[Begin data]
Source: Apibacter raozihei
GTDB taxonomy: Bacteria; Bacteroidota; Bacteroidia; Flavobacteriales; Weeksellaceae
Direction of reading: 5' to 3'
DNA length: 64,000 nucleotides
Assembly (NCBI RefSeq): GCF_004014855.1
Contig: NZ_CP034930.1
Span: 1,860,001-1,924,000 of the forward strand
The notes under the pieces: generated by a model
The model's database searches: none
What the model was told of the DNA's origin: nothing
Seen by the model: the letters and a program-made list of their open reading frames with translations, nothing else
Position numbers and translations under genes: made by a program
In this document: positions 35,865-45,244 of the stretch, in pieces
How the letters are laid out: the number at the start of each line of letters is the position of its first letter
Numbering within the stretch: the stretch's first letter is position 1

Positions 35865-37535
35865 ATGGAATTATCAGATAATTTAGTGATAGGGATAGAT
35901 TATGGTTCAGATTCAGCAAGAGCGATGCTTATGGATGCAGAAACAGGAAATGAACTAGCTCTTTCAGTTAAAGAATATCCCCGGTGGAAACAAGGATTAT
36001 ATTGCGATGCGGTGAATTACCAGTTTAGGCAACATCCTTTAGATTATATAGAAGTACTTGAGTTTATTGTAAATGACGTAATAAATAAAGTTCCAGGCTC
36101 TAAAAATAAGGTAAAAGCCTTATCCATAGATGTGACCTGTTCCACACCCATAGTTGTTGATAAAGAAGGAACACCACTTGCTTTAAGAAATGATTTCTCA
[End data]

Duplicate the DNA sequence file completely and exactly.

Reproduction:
Source: Apibacter raozihei
GTDB taxonomy: Bacteria; Bacteroidota; Bacteroidia; Flavobacteriales; Weeksellaceae
Direction of reading: 5' to 3'
DNA length: 64,000 nucleotides
Assembly (NCBI RefSeq): GCF_004014855.1
Contig: NZ_CP034930.1
Span: 1,860,001-1,924,000 of the forward strand
The notes under the pieces: generated by a model
The model's database searches: none
What the model was told of the DNA's origin: nothing
Seen by the model: the letters and a program-made list of their open reading frames with translations, nothing else
Position numbers and translations under genes: made by a program
In this document: positions 35,865-45,244 of the stretch, in pieces
How the letters are laid out: the number at the start of each line of letters is the position of its first letter
Numbering within the stretch: the stretch's first letter is position 1

Positions 35865-37535
35865 ATGGAATTATCAGATAATTTAGTGATAGGGATAGAT
35901 TATGGTTCAGATTCAGCAAGAGCGATGCTTATGGATGCAGAAACAGGAAATGAACTAGCTCTTTCAGTTAAAGAATATCCCCGGTGGAAACAAGGATTAT
36001 ATTGCGATGCGGTGAATTACCAGTTTAGGCAACATCCTTTAGATTATATAGAAGTACTTGAGTTTATTGTAAATGACGTAATAAATAAAGTTCCAGGCTC
36101 TAAAAATAAGGTAAAAGCCTTATCCATAGATGTGACCTGTTCCACACCCATAGTTGTTGATAAAGAAGGAACACCACTTGCTTTAAGAAATGATTTCTCA